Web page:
February 9, 2017 / 5:46 AM / 6 months ago

Singtel confirms DBS, Morgan Stanley, UBS to handle broadband unit IPO

FILE PHOTO: A view of Singtel's head office in Singapore May 12, 2016.Edgar Su/File Photo

SINGAPORE (Reuters) - Singapore Telecommunications Ltd (STEL.SI) confirmed on Thursday it has appointed DBS Group Holdings Ltd, Morgan Stanley and UBS Group AG to handle the planned initial public offering (IPO) of its broadband subsidiary NetLink Trust.

Singtel Group CEO Chua Sock Koong said Southeast Asia's largest telco was laying the groundwork for the IPO but it was too early to say how much the offering could raise.

"We have started preparations for the divestment. We are planning to do it by way of an initial public offering," she said at its results briefing on Thursday.

IFR, a Thomson Reuters publication, in November reported Singtel had tapped the three banks to manage the IPO of up to $2.5 billion. The IPO was expected to take place in the second or third quarter of 2017, IFR said, citing people close to the deal.

A Singapore regulator has given Singtel until April 2018 to reduce its stake in NetLink Trust to 25 percent from 100 percent, as a condition for buying the subsidiary in 2013.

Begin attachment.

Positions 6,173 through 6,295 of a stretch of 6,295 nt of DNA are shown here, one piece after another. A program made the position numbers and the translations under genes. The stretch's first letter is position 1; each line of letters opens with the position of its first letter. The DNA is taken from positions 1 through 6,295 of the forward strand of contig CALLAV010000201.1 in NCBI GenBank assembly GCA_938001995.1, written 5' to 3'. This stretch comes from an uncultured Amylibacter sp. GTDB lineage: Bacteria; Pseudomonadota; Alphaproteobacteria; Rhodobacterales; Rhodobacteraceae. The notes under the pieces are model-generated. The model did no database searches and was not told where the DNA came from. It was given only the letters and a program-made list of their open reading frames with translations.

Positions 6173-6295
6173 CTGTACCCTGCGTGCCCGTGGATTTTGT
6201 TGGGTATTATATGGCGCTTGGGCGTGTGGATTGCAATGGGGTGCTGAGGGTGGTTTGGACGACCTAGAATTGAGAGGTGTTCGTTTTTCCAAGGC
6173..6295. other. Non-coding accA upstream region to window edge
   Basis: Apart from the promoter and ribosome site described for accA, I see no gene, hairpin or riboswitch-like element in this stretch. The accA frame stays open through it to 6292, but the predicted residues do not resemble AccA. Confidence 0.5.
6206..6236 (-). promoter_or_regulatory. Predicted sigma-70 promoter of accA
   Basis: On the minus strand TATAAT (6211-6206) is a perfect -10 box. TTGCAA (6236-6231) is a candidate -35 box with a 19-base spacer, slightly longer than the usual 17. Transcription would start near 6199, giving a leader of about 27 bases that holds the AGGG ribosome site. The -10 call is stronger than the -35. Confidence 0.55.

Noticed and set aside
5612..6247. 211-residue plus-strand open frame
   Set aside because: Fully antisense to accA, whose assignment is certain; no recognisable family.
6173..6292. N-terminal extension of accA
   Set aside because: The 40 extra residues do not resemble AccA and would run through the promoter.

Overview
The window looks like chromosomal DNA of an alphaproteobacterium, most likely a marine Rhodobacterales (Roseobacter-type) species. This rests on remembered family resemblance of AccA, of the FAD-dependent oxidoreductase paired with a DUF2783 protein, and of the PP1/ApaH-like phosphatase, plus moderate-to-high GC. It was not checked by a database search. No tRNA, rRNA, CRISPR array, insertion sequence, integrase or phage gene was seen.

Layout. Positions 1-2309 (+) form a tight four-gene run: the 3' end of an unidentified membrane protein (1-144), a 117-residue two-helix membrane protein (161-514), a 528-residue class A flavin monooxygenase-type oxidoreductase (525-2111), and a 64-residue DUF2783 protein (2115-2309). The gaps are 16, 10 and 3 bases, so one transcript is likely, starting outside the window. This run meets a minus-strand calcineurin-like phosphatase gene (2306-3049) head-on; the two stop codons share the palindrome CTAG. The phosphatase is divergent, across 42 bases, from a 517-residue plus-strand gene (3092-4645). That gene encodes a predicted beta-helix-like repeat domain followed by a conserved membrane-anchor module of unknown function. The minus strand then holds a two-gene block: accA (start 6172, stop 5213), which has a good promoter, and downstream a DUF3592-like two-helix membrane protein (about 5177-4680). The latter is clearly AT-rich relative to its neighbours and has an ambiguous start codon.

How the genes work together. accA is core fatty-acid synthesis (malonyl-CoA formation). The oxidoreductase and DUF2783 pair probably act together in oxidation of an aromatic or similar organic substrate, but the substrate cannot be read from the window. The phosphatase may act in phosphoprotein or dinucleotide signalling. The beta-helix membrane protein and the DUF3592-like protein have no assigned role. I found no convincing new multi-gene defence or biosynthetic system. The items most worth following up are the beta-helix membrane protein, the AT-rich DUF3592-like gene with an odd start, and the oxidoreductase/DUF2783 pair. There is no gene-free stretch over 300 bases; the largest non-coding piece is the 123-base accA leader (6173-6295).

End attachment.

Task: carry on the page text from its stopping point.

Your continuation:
Chua did not give a timeframe for the IPO but said Singtel, whose largest shareholder is state investor Temasek Holdings Ltd [TEM.UL], had every "intention of meeting" the April 2018 deadline.

On Thursday, Singtel reported a 2 percent rise in its net profit for the third quarter ended in December and maintained its outlook for the year.

Reporting by Aradhana Aravindan; Editing by Randy Fabi

0 : 0
  • narrow-browser-and-phone
  • medium-browser-and-portrait-tablet
  • landscape-tablet
  • medium-wide-browser
  • wide-browser-and-larger
  • medium-browser-and-landscape-tablet
  • medium-wide-browser-and-larger
  • above-phone
  • portrait-tablet-and-above
  • above-portrait-tablet
  • landscape-tablet-and-above
  • landscape-tablet-and-medium-wide-browser
  • portrait-tablet-and-below
  • landscape-tablet-and-below